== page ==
While a fast charge is convenient for a consumer, it is also important for the life of the battery, and at the top of the list of things Yazami would like to improve for the future of lithium-ion batteries.

“The technology that enables fast charging also extends the life of the battery by avoiding stress. Instead of keeping your battery for five years, you can keep it for ten years, because the way we are charging the battery does not put it under high temperature or high current stress,” he said. His dream battery situation would be ten minutes of charge for a range of 800km.

The two other problems he sees with batteries are energy density — which can help a driver stay on the road longer — and safety.

”Energy density has been increasing since the inception of lithium-ion batteries in 1991, until 2015 or 2016 when it plateaued,” he said. “The increase before it plateaued was about 8 per cent a year.”

”To give you an idea, when Sony first launched a [Li-Ion] battery, it was about 90 watt hours per kilogram. We are now close to 270, which is three times that. Some of the lithium-ion batteries can provide 290 watt hour per kilogram. I have tested them in the lab — they are commercial batteries, they are already there.”

”The target is to go to 300. To my knowledge there is no 300 watt hour per kilogram on the market — not yet. There are some prototypes, but when you increase the energy density there are some problems with life and safety of battery.”

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Safety is also on Yazami’s mind, because Li-ion batteries can behave badly if they are punctured or stressed. Preliminary reports regarding a fatal crash of a 2019 Tesla Model S in Texas last month revealed that a fire started in the battery, which was damaged in the crash.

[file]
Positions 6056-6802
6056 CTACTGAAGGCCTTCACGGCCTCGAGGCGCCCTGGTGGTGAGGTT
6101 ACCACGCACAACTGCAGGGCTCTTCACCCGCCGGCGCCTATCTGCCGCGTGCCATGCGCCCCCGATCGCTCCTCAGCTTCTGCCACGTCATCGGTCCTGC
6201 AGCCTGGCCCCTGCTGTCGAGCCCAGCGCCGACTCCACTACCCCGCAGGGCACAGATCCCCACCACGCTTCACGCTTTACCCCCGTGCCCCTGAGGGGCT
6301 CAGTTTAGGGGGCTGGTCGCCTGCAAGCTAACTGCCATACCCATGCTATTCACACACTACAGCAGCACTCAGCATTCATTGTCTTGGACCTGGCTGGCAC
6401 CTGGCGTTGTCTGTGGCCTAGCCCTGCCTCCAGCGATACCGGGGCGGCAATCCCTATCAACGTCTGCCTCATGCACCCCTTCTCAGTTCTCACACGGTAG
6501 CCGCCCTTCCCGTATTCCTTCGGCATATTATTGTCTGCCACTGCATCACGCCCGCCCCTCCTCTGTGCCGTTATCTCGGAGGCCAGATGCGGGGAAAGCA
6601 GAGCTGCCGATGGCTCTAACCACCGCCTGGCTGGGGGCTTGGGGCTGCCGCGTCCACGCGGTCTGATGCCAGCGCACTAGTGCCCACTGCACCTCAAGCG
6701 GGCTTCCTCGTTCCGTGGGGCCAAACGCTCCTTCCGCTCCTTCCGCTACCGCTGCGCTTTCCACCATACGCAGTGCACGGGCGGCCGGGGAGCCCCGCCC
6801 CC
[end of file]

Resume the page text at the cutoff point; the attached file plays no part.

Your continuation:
”We can’t prevent fire in extreme situations, but at least we can have signs before it happens,” the professor told The Register.

“We need a technology that is proactive many weeks or even one month in advance. A weak battery with a risk, you’ll know it as the end user. You can then choose to service the battery pack, or replace it, or not use it at all. That will increase the safety by three or four times.”

He went on to describe what this could like: a sensor on the battery that measures its size as the material expands with heat, and a display system that in turn alerts the driver.

“It’s like a seat belt – it is not a total prevention strategy,” said Yazami.

The scientist reckons EV battery technology will continue to extend beyond cars and scooters, and we will see the rise of electric airplanes – likely predominantly for individual use – in the next 20 to 30 years.

He also predicted Europe will grow from providing 3 per cent of battery manufacturing to 20 per cent, as the EU continues to increase the number of billion-dollar gigafactories.

“Currently the EV market is in the EU, and the manufacturing is in China,” said Yazami. “That’s a problem.” ®